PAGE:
In Narnia, the good forces are almost totally good, and the evil forces almost totally evil.  And the "final solution" of evil is for the evil side to be destroyed in war, culminated by the witch being savagely executed by Aslan.  Is this our vision of the way in which God overcomes or will overcome evil in this world?  I find that less than a satisfactory portrayal of Christian theology.

Supporting pope’s view


In response to (“Condemned by truth” by the Rev. Patrick Malloy, February): God bless Pope Benedict XVI for standing up for what is right and banning homosexuals from seminaries and ordination. 

Personally, I do not care about [the author’s] condemnation by the truth when the truth is simple. He is not fit to wear the collar. I am so infuriated by the fact that a person has the audacity to become a priest if [he or she is] homosexual. It is plain and simple. It is against the laws of the Bible. Simply find another way to serve God.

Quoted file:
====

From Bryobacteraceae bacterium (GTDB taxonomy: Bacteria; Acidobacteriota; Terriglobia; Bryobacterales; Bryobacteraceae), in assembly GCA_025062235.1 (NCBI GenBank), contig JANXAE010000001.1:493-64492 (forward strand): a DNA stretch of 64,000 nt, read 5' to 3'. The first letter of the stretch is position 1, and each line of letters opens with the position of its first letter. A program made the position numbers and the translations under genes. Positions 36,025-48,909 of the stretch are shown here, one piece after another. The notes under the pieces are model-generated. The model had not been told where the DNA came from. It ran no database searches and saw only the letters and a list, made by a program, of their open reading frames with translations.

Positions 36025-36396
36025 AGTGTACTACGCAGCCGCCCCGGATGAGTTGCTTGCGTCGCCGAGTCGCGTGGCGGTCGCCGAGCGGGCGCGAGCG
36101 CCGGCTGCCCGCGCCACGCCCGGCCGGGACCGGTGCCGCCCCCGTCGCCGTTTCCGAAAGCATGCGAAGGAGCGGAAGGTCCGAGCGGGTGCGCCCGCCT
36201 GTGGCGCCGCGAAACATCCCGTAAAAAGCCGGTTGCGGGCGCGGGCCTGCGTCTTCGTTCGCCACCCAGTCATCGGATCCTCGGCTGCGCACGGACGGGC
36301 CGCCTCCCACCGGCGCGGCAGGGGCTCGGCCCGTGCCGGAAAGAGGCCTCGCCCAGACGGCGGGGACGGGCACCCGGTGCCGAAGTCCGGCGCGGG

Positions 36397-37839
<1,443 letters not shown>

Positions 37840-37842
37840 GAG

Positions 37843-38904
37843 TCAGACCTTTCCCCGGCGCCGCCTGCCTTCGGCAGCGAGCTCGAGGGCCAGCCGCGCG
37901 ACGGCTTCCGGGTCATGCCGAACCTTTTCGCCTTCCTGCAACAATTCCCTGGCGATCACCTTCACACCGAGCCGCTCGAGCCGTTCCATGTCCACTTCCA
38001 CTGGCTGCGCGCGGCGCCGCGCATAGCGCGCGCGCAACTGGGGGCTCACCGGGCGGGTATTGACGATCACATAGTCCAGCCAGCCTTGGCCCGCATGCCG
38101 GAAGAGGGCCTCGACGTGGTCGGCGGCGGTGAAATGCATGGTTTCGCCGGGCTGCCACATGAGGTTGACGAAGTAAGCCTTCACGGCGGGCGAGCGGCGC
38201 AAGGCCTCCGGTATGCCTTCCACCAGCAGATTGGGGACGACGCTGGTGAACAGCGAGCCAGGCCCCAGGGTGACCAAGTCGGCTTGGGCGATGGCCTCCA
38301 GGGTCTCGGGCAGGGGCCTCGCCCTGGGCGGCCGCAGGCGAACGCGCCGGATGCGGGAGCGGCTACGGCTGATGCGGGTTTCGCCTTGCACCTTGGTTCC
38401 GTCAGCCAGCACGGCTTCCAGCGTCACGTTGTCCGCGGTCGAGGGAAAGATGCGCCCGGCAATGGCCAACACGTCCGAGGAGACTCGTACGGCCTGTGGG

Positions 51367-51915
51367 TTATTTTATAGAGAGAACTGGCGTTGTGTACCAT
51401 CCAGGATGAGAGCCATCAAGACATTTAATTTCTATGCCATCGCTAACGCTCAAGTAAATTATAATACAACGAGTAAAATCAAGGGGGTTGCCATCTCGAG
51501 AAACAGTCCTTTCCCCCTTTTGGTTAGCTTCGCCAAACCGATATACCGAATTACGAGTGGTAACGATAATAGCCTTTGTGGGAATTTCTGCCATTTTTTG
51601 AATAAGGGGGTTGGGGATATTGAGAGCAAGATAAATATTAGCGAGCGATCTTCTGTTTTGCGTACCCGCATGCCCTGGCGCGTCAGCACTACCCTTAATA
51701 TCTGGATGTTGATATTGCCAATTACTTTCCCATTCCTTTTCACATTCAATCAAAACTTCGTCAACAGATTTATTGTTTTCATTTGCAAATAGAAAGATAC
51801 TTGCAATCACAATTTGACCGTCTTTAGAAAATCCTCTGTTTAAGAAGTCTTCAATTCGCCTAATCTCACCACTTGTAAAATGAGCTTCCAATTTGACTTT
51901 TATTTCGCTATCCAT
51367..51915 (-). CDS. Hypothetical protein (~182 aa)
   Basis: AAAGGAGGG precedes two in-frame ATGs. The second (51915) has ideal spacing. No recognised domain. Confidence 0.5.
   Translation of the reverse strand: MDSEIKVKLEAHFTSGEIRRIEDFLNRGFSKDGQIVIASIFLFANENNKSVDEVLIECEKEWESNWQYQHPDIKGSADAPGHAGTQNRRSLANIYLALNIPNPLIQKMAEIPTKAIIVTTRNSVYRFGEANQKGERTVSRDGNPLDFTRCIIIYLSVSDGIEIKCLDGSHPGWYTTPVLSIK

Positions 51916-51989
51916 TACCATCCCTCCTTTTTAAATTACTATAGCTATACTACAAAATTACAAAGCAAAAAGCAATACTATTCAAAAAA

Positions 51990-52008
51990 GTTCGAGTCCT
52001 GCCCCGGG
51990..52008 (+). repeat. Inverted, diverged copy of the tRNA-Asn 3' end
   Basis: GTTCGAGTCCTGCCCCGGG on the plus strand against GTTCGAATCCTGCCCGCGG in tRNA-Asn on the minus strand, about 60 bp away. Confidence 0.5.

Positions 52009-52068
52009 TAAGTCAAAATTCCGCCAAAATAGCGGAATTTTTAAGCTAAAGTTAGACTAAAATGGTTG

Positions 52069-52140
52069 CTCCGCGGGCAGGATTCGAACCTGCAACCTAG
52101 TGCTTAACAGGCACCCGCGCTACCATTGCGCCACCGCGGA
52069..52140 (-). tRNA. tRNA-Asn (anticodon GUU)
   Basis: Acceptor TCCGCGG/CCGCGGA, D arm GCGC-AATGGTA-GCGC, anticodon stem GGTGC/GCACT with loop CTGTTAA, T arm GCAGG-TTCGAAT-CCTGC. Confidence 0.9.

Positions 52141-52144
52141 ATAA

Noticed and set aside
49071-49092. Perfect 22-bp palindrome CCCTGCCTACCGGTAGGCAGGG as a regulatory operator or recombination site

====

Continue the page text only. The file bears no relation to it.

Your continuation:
Changes for the better


I am pleased to see more articles on the subject of ordaining gays where the person being ordained is maintaining his integrity by being out before ordination. When I was in seminary, I knew a number of gay men, but it wasn't talked about. It must have been very difficult for many of them to go forward to ordination with the fear that they might be found out and refused by some bishop or standing committee.

Thank goodness we have had accepting bishops and dioceses in the Episcopal Church for a long time. I'm sure it has saved many fine vocations. I am also grateful that [the Rev. Patrick] Malloy was able to find a home with us in the Episcopal Church. Hopefully he is or will become active in Integrity. I think we need men like him in that fellowship to help continue the leadership in the church as we continue to strive for the rights of all LGBT (lesbian, gay, bisexual, transgendered) people.

Thanks for column